Here is a series of questions you may ask about the IPT. If you have a question not listed here, please share it with the world by contacting us!

For an advice from an experienced team read Advice from the 2015 winners.

For an advice from the jury members see Advice from the IOC.

Please note that these are just guidelines and only the official rules apply during the tournament.

Latest update : 15/04/2017.


  1. Do we need to work on all the 17 problems?

      No! As you can reject temporarily three problems per physics fights without penalty, and one problem permanently for the whole tournament, solving 13 problems is enough to ensure that you will never be too much in trouble. Keep in mind that for the tournament itself, you will present a maximum of 5 or 6 problems.
  2. How long should our presentations last?

      The report should last for 10 minutes. The opposition speech cannot exceed 5 minutes, and the reviewer speech is 2 minutes long. Any extra-time is at the discretion of the chairmen, although we usually recommend to stick sharply to these timings.
  3. What is the level of scientific detail of a typical report?

    • Your report must be understood by undergrad physics students that know the nature of the problems but have not worked as actively as you on it. See for example the presentations of the Swiss and French teams, respectively first and second position in the 2018 final.Swiss Team – Static Speaker
      Swiss Team - Static Speaker
  4. Is it sufficient to be good at Physics to get good grades in the tournament?

      It is necessary, although not sufficient. You must also be able to present your results in a clear and concise manner, and grasp your audience’s attention. Furthermore, you need to be able to defend your work against criticisms.
  5. How do Opponent presentation usually take place?

      A typical Opponent presentation reviews briefly the pros and cons of the Reporter presentation, then focus on some points that may have been missed by the Reporter, and finally suggests some topics of debate for the upcoming discussion.

    Keep in mind that the opponent presentation is not a presentation of the Opponent solution, but  a discussion on the Reporter solution.

  6. What is the use of the two minutes right after the presentation of the Reporter?

      These two minutes can be used by the Opponent to ask for clarifications about the Reporter presentation, i.e. asking to go back to a given slide, or asking precisions about which hypothesis have been made, etc…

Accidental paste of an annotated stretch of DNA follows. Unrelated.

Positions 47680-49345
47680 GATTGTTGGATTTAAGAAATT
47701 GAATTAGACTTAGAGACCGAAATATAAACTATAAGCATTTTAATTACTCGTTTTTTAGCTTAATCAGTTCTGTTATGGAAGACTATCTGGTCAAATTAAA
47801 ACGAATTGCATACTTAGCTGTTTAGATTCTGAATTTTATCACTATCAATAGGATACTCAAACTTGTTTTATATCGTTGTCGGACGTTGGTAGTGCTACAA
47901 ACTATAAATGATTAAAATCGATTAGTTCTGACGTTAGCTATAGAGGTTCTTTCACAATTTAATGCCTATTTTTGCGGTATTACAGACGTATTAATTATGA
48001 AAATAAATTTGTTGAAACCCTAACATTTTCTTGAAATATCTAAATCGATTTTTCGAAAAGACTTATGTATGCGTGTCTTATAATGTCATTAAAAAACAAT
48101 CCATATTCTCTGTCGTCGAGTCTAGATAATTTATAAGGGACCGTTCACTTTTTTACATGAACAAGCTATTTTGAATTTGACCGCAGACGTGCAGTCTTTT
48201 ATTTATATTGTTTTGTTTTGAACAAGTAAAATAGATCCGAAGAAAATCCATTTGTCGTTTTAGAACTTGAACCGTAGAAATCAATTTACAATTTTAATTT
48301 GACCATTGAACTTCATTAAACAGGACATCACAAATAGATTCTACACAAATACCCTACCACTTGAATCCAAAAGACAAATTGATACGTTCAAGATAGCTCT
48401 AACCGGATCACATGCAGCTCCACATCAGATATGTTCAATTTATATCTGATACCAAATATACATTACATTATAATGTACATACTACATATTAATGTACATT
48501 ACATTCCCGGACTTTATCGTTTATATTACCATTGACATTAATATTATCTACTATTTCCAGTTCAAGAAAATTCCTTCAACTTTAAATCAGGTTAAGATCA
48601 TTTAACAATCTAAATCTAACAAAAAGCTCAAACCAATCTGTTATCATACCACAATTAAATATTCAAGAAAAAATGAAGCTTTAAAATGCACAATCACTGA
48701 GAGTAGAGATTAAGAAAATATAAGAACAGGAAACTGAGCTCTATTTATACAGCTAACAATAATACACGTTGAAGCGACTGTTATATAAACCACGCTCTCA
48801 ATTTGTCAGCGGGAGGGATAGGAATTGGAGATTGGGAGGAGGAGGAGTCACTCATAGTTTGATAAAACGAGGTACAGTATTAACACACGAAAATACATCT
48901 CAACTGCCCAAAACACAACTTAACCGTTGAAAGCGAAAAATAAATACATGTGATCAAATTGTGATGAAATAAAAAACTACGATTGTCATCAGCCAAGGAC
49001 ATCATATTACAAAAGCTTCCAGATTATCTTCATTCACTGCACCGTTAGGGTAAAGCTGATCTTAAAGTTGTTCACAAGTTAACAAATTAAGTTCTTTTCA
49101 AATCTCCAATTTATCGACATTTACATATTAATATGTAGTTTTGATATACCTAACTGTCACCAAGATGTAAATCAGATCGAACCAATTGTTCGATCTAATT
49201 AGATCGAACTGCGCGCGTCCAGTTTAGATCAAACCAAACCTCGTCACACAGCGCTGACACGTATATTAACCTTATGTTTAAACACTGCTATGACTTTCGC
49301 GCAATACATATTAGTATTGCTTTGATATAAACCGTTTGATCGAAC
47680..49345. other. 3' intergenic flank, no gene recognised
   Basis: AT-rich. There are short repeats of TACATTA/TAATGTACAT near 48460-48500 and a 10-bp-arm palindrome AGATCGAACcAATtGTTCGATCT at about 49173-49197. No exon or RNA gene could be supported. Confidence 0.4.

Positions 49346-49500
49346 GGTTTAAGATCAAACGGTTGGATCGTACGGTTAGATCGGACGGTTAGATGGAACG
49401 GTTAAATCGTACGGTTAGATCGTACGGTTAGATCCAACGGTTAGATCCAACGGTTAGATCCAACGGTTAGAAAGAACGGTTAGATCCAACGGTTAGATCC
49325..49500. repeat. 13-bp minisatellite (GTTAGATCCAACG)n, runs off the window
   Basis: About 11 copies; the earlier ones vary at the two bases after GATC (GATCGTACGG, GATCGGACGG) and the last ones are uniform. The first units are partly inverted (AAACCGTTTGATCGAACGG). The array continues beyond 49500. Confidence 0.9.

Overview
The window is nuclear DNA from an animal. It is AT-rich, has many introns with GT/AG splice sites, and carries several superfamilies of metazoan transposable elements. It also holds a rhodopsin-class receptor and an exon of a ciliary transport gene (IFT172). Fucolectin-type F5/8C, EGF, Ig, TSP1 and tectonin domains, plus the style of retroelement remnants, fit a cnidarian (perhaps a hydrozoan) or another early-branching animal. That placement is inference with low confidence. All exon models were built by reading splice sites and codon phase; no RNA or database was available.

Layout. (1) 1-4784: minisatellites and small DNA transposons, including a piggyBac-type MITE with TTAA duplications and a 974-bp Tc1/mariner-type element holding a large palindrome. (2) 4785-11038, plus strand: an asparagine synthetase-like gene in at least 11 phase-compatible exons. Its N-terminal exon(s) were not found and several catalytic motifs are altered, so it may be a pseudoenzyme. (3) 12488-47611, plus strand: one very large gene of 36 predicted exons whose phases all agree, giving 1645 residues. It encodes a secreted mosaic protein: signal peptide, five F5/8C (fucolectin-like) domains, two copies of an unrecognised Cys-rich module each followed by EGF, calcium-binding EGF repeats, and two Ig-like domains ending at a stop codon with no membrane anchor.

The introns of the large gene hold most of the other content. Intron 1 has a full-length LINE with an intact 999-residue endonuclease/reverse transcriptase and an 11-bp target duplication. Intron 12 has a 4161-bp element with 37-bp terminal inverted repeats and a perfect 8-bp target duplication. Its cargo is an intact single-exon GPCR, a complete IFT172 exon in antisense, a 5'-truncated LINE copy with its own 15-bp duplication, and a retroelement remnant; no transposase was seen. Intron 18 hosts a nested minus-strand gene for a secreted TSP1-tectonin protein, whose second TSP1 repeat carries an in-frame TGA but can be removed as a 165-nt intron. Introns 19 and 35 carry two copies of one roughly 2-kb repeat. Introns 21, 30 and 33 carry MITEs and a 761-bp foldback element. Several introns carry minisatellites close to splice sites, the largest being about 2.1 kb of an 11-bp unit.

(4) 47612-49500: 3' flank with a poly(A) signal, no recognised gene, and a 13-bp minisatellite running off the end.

7. For how long does the rejection rule apply? Is it only valid for one day?

      There are two types of rejections: the eternal rejection can be used only once, and is valid for the whole tournament. Tactical rejections can be used up to three times per fight, and are valid only until the end of the same fight. More rejections can be used but a penalty is then applied.
  8. Is it possible to use our results in order to attack a presentation?

      It is possible if you are opposing (but not if you are reviewing!), but it should be used carefully. It is accepted for the opposing team to present its results only if that directly support or contradict what has been said in the Reporter presentation.
  9. When I’m reporting, is it possible for my team to help me during the discussions with the Opponent?

      During the discussion phases only, the team members can bring small pieces of paper with comments on it to the member of their team that is currently on the floor.
  10. Is it possible to go in the other rooms to spy on other teams?

      Yes! As the tournament is open to the public, anyone is free to go in all the rooms. Usually, you would prefer to have your whole team focusing on the ongoing physics fight, but any additional team member is perfectly suitable to fulfill this role.
  11. Can the team’s work go on ArXiv?

      • Yes! You and your team are free to put your work on ArXiv at anytime and it may even be beneficial to do so. The ArXiv system allows you to expose your work in a publication format to close form of peer review without it being overly stringent like for other publication journals – plus it is open access! You must be endorsed before publishing your work, you can find more information


  12. Are there any presentation guidelines?

      Not really. There is no particular style or way we want you to do your presentation. The strongest presentations will be the ones which convey their findings, analysis and conclusion as clearly and concisely to the jury and other participants. We have drawn up some suggestions for presenting your work at the tournament here.